So much of mental health is tied to brain chemistry. The production of hormones, such as serotonin and dopamine, improves mood and your mental state. Another important hormone is oxytocin. This is a bonding hormone that helps couples get together and reproduce. It also bonds parents to children. Women experience it when breastfeeding but oxytocin is also produced when cuddling a baby or hugging your child.

I can attest to this firsthand. When my son was an infant and my wife got up for his 2 a.m. feedings, I still got up and sat with them even though there was nothing I could do directly. Just the act of being there physically while my son was being nourished strengthened the bond I felt with him. I always felt soothed and serene and never thought about the lost sleep.

Physical Benefits of Being an Involved Father

We all hope for a long life expectancy, and living a healthy lifestyle can add years to your life. A good low-fat diet consisting of lean proteins, fruits, vegetables, and plenty of fiber, can help prevent cardiovascular disease, cancer, and other life-threatening ailments. It’s also important to exercise regularly. These are what things help men live longer.

Another aspect of long life is the successful management of stress. Although stress cannot be completely eliminated and it does, in fact, serve a useful purpose, excessive anxiety and worry can be harmful to mental health. It can also impact physical health.

Unchecked stress can cause headaches, muscle and chest pain, and is a major contributor to high blood pressure, heart attacks, and strokes, and can absolutely shorten your life.

Engaging in things that make you happy, such as spending time with family and friends, and engaging in hobbies, are two of the best ways to manage stress. Spending quality time with your children is also effective and can help keep you feeling happy. Play catch, read to them, take them to a park or to a movie. You’ll be creating moments that will help them grow up to be happy, productive adults, as well as improve your own health.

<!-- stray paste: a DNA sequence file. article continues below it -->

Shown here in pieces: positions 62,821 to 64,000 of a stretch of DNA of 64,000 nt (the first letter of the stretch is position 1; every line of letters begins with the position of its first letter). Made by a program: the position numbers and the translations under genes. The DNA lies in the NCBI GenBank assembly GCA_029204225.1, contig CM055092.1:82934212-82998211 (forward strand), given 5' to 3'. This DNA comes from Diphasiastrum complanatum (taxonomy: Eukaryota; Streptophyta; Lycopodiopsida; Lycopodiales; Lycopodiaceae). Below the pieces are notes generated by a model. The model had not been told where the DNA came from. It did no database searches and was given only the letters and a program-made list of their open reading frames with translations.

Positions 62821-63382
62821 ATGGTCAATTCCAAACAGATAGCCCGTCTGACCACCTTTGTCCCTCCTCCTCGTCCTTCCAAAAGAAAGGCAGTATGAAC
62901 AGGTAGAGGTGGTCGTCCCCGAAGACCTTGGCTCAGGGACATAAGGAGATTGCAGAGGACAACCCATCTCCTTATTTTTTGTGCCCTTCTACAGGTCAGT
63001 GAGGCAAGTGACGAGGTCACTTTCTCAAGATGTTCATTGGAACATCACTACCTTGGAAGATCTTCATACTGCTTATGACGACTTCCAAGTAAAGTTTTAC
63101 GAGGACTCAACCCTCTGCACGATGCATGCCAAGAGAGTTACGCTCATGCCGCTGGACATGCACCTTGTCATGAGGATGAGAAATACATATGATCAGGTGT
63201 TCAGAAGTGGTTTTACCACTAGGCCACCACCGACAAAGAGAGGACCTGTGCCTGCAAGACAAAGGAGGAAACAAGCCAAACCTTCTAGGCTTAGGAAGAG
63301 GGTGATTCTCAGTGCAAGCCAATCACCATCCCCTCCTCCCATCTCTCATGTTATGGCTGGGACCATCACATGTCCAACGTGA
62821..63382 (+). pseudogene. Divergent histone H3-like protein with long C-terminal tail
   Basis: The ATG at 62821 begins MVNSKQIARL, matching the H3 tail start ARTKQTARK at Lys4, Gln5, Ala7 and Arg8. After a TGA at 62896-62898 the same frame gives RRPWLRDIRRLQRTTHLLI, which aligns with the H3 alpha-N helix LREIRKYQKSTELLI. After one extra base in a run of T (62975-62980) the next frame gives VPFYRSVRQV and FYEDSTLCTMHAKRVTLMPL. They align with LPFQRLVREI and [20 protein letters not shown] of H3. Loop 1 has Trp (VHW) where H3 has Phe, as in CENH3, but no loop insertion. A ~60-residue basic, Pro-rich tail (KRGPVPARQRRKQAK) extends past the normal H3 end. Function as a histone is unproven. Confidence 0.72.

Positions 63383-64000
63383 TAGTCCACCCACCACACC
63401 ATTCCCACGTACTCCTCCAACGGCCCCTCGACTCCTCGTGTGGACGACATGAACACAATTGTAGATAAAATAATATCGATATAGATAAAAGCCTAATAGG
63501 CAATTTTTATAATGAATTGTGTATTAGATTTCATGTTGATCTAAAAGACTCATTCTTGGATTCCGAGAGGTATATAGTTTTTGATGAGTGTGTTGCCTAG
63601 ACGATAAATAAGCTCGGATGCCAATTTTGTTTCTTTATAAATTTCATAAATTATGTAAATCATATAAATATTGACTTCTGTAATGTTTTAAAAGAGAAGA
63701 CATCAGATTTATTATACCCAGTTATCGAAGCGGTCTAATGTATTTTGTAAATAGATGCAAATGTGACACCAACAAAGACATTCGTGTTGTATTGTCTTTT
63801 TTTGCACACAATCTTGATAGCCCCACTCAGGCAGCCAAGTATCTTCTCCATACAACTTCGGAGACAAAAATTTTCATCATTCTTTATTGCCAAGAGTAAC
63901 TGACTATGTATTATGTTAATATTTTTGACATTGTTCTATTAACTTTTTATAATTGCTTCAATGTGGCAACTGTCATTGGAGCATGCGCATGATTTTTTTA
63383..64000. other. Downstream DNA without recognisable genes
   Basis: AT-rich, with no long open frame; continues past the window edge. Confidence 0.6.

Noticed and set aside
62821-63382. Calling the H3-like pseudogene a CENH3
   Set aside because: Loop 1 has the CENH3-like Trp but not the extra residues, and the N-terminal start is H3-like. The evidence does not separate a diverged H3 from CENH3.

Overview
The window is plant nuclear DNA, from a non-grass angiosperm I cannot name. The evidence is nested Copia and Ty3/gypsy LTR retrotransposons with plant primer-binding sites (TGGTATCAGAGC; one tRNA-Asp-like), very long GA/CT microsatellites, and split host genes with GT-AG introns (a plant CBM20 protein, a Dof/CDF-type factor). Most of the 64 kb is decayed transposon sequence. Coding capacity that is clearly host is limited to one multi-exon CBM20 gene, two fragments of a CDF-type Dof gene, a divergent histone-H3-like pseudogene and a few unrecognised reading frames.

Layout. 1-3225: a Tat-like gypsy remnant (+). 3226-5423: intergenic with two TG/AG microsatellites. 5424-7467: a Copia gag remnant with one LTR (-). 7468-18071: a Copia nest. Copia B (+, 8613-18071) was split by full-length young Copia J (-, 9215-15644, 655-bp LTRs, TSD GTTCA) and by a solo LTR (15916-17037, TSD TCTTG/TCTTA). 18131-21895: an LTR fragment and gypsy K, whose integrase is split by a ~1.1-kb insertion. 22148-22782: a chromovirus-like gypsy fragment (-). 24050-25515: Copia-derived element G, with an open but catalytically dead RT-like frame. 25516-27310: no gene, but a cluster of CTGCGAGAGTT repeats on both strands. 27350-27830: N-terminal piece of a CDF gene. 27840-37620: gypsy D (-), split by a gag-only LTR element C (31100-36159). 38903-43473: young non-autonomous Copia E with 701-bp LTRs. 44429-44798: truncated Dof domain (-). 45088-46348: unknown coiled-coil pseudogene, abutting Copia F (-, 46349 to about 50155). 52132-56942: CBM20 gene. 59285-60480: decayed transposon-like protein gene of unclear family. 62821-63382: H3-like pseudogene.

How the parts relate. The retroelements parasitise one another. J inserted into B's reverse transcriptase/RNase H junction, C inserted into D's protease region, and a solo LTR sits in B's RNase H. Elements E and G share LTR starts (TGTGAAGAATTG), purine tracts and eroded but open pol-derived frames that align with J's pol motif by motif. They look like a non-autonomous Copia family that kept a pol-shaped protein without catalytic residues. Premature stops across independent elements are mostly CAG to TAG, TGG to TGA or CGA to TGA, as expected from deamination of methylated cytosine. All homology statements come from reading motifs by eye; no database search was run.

History of Father’s Day

One of the best parts of fatherhood is that we get our own day. Mother’s Day has its roots in ancient Greece and was the first parenting holiday recognized in the United States. It was first celebrated in the 1860s. In 1908, a woman named Anna Jarvis led the drive to make it an official holiday. Father’s Day came a bit later.

Father’s Day is celebrated on the third Sunday in June. However, it was on July 5, 1908, that an event honoring fathers was first held. A church in West Virginia offered a sermon honoring the memory of 362 men, many of whom were fathers, that had died in a series of explosions in a coal mine the previous December.

A year later, a woman in Spokane named Sonora Smart Dodd, worked to drum up support for an equivalent of Mother’s Day for male parents. On June 19, 1910, the state of Washington became the first to begin celebrating Father’s Day. The holiday began to spread and, in 1924, President Calvin Coolidge urged every state to honor fathers annually. It was not until 1972 that Father’s Day was officially declared a national holiday.

Conclusion

No job is more important than being a parent; this applies to fathers just as much to mothers. Male parents owe it to their spouses, children, and society, to take an active hand in the lives of their children. It certainly helps them, and Dad gets some nice benefits as well.